The state's Department of Financial Services identified 135 medical providers whose billing practices raised concerns regarding possible no-fault fraud. Letters are being sent to all 135 demanding information, and failure to answer might automatically lead to the medical provider being banned from the no-fault system, officials said.
"The state has no tolerance for medical providers or doctors ripping off the system," Gov. Andrew Cuomo said in a statement. "This affects all New Yorkers because we all pay the consequences with higher insurance premiums, and that's why I asked the Department of Financial Services to take this action."
The healthcare providers were directed to complete and return the form within 14 days. The state agency will use the answers to investigate the providers' no-fault insurance billing practices and determine whether the providers are the true owners and operators of their businesses, insurance officials said.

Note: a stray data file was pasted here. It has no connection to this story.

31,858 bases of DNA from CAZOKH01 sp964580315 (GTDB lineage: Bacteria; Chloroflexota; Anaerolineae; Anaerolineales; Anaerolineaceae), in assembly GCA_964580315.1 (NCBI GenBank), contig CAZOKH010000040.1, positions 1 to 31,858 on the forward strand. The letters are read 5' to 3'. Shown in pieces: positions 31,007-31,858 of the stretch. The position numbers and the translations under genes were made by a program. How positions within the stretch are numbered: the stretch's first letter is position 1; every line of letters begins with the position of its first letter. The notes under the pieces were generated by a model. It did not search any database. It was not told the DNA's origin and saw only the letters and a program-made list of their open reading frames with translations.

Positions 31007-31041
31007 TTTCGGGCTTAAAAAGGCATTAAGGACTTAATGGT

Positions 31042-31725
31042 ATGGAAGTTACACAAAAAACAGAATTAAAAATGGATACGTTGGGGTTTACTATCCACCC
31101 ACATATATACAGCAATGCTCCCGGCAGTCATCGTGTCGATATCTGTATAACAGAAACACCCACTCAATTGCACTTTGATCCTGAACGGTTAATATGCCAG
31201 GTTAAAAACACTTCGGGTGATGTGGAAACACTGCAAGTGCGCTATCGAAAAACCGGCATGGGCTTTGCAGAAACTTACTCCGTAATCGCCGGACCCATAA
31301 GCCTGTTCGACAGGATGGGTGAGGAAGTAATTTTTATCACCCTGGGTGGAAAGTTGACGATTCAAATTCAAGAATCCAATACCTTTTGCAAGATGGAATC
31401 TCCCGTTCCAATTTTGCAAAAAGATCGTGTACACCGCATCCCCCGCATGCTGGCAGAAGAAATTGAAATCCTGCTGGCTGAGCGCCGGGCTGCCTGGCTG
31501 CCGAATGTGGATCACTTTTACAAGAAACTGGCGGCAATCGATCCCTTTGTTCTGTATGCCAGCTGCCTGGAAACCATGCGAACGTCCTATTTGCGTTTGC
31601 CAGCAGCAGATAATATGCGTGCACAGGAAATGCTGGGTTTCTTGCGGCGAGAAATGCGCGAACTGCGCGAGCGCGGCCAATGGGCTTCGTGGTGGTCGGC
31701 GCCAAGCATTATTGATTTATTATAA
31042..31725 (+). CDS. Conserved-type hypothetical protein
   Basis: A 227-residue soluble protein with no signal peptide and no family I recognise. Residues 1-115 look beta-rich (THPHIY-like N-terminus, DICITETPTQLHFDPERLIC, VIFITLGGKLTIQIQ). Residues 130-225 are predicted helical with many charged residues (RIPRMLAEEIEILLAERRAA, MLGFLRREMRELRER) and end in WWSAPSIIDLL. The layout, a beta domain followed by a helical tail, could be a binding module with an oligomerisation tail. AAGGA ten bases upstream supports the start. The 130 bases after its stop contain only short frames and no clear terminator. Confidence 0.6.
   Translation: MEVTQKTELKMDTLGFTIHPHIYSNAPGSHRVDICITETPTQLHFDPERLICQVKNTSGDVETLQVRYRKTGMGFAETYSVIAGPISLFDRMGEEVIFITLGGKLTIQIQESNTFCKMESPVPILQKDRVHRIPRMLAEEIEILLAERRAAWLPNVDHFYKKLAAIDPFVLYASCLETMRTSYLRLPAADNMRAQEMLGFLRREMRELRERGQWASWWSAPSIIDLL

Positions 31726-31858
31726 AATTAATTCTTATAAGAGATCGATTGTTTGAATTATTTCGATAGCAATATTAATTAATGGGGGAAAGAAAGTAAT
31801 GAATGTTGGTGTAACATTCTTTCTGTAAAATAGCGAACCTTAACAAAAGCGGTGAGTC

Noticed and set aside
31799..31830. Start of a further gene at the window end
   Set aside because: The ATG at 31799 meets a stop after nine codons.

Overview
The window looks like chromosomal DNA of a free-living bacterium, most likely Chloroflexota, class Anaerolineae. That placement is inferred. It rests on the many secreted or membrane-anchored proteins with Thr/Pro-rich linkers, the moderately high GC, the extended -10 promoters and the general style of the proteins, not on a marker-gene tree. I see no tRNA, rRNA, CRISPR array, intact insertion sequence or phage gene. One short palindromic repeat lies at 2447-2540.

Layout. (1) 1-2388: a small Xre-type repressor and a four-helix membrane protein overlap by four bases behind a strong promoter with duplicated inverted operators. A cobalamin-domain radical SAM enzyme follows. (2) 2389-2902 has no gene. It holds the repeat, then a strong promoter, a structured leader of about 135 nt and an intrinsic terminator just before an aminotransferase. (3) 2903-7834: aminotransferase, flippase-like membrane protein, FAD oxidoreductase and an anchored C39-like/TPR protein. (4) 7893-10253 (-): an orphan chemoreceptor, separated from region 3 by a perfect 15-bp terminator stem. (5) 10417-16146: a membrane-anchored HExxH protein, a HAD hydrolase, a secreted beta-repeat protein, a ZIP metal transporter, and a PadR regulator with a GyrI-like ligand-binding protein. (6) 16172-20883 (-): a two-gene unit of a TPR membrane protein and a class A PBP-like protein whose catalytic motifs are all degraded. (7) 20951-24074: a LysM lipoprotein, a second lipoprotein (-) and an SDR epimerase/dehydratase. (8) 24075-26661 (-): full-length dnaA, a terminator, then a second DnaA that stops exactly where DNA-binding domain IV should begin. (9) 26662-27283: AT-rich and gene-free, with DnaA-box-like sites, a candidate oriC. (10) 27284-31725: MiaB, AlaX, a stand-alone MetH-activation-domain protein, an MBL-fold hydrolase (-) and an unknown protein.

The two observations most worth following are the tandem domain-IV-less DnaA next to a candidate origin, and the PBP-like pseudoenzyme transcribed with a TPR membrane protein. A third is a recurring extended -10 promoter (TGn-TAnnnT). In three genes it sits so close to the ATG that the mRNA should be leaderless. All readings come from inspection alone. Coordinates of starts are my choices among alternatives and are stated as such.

"Rather than caring for victims of auto accidents, these doctors and other healthcare providers engage in scams, bilking millions of dollars from insurance companies each year," said Benjamin M. Lawsky, financial services superintendent. "Their unlawful schemes are also directly responsible for driving up insurance premiums for everyone."
The investigation found evidence of doctors and other medical practitioners providing unnecessary treatment to car accident victims as well as doctors "renting" their tax ID number to fraudulent medical practices that submit fake bills to insurance companies, Lawsky said.
Boston schools pull out free condoms over wrapping complaints
Ray Liotta sues skin care company over use of likeness